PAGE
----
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Happy National Poetry Day. Here is a poem I really like. It was written on a poster at Housing Works. No one could tell me who wrote it. I wrote it on a piece of paper and hung it near the kitchen sink. The ink has totally faded on that, and this image is the only record I have of the poem. It’s v. inspirational to me.

Happy National Poetry Day. Here is a poem I really like. It was written on a poster at Housing Works. No one could tell me who wrote it. I wrote it on a piece of paper and hung it near the kitchen sink. The ink has totally faded on that, and this image is the only record I have of the poem. It’s v. inspirational to me.

"This Living Hand" by John Keats

This living hand, now warm and capable
Of earnest grasping, would, if it were cold
And in the icy silence of the tomb,
So haunt thy days and chill thy dreaming nights
That thou wouldst wish thine own heart dry of blood
So in my veins red life might stream again,
And thou be conscience-calmed—see here it is—
I hold it towards you.

"This Living Hand" by John Keats

This living hand, now warm and capable
Of earnest grasping, would, if it were cold
And in the icy silence of the tomb,
So haunt thy days and chill thy dreaming nights
That thou wouldst wish thine own heart dry of blood
So in my veins red life might stream again,
And thou be conscience-calmed—see here it is—
I hold it towards you.

Just received proofs of Dutch translations of some of my older poems,

heatherchristle:

so stuffed them into Google Translate to see what kind of a party came out. It’s a good party, I think:

"The Handsome Man"

To walk through the woods I found you
tied to a tree and half unconscious.
My god what was your beautiful,
focused on your sword like swords do.
In an effort to bring you back to life I stepped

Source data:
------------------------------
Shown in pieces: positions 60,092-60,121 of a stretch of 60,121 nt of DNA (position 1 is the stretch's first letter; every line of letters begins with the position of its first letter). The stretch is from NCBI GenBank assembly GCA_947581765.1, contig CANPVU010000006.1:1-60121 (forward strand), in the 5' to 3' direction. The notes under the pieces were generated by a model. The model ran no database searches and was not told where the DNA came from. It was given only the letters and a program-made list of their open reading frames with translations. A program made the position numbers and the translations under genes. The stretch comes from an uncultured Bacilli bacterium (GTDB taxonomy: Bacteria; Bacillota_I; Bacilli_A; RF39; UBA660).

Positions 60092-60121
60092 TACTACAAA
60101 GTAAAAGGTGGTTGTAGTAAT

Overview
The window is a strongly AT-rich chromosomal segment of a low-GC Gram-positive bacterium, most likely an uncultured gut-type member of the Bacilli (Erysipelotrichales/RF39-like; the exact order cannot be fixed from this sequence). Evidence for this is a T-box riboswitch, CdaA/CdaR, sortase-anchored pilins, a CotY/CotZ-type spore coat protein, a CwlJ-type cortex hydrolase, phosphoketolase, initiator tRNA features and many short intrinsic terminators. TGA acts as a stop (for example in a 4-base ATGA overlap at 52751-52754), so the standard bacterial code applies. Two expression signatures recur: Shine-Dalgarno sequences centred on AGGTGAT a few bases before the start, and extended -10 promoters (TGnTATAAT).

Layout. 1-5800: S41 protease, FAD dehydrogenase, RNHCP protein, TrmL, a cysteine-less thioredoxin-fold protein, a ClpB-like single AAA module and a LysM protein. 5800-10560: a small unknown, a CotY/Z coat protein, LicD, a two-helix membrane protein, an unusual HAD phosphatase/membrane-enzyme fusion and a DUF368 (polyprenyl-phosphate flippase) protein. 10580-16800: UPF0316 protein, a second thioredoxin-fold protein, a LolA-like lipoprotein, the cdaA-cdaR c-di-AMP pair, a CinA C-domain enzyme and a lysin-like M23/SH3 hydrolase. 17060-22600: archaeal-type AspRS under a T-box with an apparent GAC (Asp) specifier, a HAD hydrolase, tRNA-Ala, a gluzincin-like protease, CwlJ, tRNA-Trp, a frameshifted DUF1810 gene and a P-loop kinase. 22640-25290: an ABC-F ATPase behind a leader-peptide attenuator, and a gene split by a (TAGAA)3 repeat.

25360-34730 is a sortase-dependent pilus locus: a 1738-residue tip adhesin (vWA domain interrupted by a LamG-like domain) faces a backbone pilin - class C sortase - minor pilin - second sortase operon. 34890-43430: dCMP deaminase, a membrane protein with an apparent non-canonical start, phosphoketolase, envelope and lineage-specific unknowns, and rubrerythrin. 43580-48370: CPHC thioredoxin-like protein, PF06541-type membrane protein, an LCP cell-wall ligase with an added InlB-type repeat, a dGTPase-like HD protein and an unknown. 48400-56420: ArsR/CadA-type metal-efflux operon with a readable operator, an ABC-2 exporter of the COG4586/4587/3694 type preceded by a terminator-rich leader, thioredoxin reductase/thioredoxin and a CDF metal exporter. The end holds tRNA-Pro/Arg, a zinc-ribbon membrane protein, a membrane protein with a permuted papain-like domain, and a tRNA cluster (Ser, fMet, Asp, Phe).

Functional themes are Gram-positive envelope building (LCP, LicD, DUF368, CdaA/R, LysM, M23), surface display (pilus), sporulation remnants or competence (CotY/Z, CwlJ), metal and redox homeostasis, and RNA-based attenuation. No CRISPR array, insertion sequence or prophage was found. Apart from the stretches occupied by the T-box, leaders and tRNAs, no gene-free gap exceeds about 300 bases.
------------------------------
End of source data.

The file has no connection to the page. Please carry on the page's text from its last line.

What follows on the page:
seven times around the tree in my
matchless squirrel fur coat. you seemed
distracted, though, by the parade
of lepers in the past trudge sang of
Oh woe is me, my feet feel cold,
I find my tons nowhere.
I took off my coat and dressed
like a rooster with a cruel eye
and taxable plumes. There you are, Manfred!
told you, while evaporated cords.
You put me under your arm
and was prepared to do something to kill while I
struggled to do with my mouth. your pants

Very pretty. “Taxable plumes” sounds very American, like “pork futures” or something.

heatherchristle:

Today is my birthday. In an unplanned coincidence, today is also the day that Molly Brodak (this month’s wonderful editor of Everyday Genius) posted the longest poem I have ever written, “Disintegration Loop 1.1,” for William Basinski. (You might find it easier to read if you actually download the PDF. Then you can go full screen, which I like.)
I wrote the poem over several weeks, waking each morning and playing this video of lower Manhattan, recorded during the last hour of daylight on September 11, 2001. The music is a “decaying pastoral loop Basinski had recorded in August 2001.” While the music and video played across the room, I sat in a chair with my paper and wrote for the full hour. Or rather, I sat for an hour and wrote when it occurred to me to do so.
It was not like writing any other poem.

heatherchristle:

Today is my birthday. In an unplanned coincidence, today is also the day that Molly Brodak (this month’s wonderful editor of Everyday Genius) posted the longest poem I have ever written, “Disintegration Loop 1.1,” for William Basinski. (You might find it easier to read if you actually download the PDF. Then you can go full screen, which I like.)

I wrote the poem over several weeks, waking each morning and playing this video of lower Manhattan, recorded during the last hour of daylight on September 11, 2001. The music is a “decaying pastoral loop Basinski had recorded in August 2001.” While the music and video played across the room, I sat in a chair with my paper and wrote for the full hour. Or rather, I sat for an hour and wrote when it occurred to me to do so.

It was not like writing any other poem.